Farmers Ins. Exchange v. Steele Ins. Agency, 2013 WL 3872950 (ED Ca. July 25, 2013) (9th Cir)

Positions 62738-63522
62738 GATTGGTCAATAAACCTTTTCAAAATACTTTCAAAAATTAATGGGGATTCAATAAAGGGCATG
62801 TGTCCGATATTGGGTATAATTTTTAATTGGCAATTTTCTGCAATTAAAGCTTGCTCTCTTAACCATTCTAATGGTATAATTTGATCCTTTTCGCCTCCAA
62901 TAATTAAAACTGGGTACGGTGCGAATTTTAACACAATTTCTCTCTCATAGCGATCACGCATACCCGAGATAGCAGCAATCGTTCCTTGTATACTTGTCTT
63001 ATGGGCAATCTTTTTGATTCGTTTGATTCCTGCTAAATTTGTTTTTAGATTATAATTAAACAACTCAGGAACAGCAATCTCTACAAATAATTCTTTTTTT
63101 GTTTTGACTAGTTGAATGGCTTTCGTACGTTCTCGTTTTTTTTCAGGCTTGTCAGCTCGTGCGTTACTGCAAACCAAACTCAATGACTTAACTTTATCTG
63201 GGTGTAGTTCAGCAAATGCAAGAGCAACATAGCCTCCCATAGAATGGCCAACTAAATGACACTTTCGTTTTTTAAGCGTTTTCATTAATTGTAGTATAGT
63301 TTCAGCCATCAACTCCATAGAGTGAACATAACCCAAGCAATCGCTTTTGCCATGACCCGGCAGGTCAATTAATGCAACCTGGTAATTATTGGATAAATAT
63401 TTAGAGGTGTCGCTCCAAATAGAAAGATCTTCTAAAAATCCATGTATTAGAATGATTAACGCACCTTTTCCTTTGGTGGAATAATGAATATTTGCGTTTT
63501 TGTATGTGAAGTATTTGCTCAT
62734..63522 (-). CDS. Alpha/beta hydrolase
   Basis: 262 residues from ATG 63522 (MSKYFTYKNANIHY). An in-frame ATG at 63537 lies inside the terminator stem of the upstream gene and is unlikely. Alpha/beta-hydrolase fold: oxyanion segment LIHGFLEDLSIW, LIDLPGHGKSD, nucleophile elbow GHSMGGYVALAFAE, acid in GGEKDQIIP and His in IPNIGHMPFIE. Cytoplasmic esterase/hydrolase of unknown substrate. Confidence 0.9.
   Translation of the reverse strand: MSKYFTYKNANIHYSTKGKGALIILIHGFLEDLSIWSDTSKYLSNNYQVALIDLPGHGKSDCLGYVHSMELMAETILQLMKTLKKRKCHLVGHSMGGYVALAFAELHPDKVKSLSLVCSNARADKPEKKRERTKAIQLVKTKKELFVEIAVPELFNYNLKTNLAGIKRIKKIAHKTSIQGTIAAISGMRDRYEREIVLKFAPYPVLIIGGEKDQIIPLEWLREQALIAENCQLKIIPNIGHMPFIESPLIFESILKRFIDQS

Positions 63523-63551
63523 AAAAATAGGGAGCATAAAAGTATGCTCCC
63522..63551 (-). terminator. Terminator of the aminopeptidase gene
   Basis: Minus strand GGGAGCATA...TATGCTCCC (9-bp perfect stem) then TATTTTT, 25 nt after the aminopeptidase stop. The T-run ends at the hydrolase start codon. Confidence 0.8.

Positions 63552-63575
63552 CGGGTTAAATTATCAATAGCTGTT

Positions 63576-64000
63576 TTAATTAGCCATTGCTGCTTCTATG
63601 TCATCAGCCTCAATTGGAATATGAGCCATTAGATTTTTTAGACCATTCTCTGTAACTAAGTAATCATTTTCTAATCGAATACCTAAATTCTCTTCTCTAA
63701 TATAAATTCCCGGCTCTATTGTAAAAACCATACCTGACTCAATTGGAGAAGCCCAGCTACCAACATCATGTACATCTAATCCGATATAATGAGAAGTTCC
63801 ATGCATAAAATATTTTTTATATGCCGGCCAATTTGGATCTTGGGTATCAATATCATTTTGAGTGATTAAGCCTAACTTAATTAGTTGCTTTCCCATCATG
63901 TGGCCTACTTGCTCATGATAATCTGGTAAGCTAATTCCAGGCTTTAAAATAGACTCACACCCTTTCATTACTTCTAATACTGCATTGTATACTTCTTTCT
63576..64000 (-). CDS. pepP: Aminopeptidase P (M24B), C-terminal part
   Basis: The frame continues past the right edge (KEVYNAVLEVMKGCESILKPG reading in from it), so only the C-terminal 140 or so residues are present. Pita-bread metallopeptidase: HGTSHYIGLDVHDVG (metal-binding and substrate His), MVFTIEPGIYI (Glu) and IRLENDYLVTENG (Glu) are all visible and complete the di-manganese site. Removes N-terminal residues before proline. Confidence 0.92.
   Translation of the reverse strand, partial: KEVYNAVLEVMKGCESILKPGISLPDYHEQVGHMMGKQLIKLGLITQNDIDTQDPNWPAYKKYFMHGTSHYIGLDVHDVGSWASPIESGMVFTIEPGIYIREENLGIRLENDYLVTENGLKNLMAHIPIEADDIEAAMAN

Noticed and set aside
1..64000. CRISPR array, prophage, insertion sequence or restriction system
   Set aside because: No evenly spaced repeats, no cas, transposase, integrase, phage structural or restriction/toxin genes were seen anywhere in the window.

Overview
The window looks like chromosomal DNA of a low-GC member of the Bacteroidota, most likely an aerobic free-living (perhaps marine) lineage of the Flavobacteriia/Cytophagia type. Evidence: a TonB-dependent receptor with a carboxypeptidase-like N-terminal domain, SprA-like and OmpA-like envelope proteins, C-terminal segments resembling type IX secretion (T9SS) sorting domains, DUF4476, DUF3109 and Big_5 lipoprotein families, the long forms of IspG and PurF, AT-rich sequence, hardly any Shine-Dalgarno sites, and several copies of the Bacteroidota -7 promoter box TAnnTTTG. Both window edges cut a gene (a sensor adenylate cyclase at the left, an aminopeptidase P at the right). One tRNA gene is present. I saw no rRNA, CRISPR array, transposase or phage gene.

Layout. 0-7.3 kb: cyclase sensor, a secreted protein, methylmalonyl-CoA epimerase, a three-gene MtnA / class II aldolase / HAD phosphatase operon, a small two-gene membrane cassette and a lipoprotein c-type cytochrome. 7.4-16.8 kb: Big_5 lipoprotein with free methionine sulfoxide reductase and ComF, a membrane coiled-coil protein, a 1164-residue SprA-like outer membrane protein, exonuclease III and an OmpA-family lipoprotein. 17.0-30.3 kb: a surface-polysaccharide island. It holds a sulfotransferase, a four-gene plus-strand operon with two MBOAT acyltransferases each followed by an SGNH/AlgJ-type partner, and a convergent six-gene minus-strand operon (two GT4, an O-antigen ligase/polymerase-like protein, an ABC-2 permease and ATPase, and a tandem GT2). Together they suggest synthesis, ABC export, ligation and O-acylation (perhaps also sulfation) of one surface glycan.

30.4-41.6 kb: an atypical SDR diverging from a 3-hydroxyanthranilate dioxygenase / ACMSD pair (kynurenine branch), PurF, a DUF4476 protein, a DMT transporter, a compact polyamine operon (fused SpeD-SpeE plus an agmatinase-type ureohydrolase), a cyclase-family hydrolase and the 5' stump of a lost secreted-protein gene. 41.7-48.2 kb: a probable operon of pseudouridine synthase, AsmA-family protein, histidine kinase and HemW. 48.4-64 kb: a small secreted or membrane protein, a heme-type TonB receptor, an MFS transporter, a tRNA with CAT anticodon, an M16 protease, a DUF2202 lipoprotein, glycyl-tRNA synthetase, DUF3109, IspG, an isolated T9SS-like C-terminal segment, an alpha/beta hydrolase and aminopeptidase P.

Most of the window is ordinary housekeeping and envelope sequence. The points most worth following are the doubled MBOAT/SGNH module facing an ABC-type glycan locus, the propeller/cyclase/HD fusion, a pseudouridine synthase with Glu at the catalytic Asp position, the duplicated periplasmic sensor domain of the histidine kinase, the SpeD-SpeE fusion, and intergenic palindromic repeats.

Plaintiffs asserted nine state and federal causes of action against Defendants, including the Computer Fraud and Abuse Act (CFAA) and California’s Uniform Trade Secrets Act (CUTSA). The Defendants argued that CUTSA preempts the other eightclaims.Defendants were former agents of Plaintiff who had access to Plaintiff’s proprietary computer system and database containing valuable trade secrets. Each of the Defendants ultimately ceased their relationship with Plaintiff and began working on behalf of another competing agency. The gravamen of Plaintiffs’ complaint is that the Defendants obtained Plaintiffs’ trade secret information and used that information to switch Plaintiff’s customers to the new agency.The California Uniform Trade Secrets Act implicitly preempts alternative civil remedies based on trade secret misappropriation. The issue before the court was whether the wrongdoing alleged in Plaintiffs’ claims for violating the CFAA can be materially distinguished from the wrongdoing alleged in Plaintiffs’ trade secret misappropriation claim. The court found it could and denied Defendants’ Motion to Dismiss.The court looked to the Ninth Circuit’s CFAA access jurisprudence and found that, because it follows the Strict Access Theory which focuses only on the access of computer information—not use of that information, what is prohibited by the CFAA is not the same as what is prohibited by CUTSA: “The Ninth Circuit has stated that ‘the plain language of the CFAA targets the unauthorized procurement or alteration of information, not its misuse or misappropriation.” Accordingly, CUTSA does not preempt the CFAA.